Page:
University of Michigan
Examined leader behavior in organizations along a single dimension, from job-centered to employee-centered approaches. More effective managers were more employee-centered.
Ohio State University
Researchers here conceptualized leadership as two independent dimensions: initiation of structure and consideration. This work was popularized and visualized by Blake and Mouton.
Douglas McGregor
Of the classical school. Believed that Theory X Managers think their workers are lazy, while Theory Y Managers think their workers will accept responsibility and strive to improve themselves. Since workers respond to the attitudes of their managers, the beliefs become self-fulfilling prophecies.
Daniel Katz and Robert Khan
Identified ten principles of a systems approach to organizations. (1) Input, (2) Throughput, (3) Output, (4) Cycles of Events, (5) Negative Entropy, (6) Negative Feedback, (7) Steady State & Homeostasis, (8) Differentiation, (9) Integration and Coordination, and (1) Equifinality.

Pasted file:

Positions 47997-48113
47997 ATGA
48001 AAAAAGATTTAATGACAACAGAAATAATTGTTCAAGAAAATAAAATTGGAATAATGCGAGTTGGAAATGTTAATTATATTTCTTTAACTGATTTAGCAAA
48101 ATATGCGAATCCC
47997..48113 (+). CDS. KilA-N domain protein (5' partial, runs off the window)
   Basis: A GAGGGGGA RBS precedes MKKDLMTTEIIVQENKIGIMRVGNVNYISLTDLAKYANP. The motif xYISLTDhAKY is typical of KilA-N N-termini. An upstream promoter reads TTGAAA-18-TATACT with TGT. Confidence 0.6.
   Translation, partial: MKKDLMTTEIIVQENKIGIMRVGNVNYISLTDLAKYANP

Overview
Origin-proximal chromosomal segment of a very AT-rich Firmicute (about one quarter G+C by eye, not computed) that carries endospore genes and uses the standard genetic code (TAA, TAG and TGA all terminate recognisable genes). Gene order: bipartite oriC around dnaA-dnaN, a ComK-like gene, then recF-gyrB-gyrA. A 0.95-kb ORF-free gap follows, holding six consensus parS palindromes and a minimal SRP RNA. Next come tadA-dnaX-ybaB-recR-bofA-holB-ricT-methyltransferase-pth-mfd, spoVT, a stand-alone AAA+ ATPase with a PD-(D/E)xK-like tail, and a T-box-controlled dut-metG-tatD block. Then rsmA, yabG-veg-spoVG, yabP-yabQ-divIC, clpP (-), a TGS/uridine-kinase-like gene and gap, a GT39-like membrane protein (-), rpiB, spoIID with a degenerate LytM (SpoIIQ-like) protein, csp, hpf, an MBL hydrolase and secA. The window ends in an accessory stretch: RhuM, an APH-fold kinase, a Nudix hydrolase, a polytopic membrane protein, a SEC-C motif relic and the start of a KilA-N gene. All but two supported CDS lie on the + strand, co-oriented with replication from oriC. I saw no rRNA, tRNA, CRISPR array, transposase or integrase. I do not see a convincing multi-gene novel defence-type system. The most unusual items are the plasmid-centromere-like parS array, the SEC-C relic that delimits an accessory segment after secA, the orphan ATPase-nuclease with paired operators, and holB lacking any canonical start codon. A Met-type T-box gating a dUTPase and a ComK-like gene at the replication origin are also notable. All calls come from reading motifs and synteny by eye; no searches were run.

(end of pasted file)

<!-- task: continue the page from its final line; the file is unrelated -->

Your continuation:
Input
Dependent on the environment to survive by taking in energy and other resources. First System Theory Principle.
Throughput
Inputs are processed and transformed. Second System Theory Principle.
Output
Products, services, and knowledge go out into the environment. Third System Theory Principle.
Cycles of Events
Cycles of exchanges occur to define the boundaries of the system. Fourth System Theory Principle.
Negative Entropy
Systems wear down unless they import energy to reverse this tendency. Fifth System Theory Principle.
Negative Feedback
Feedback is important to using resources efficiently. Sixth System Theory Principle.
Steady State & Homeostasis
Systems need to maintain a steady state, or balance, both among internal parts and between the internal and external environments. Seventh System Theory Principle.
Differentiation
Systems become more elaborate and differentiated over time through growth. Eighth System Theory Principle.
Integration and Coordination
Differentiation increases the need for integration to maintain homeostasis. Ninth System Theory Principle.
Equifinality
Different paths to the same outcome. Multiple routes to success. Tenth System Theory Principle.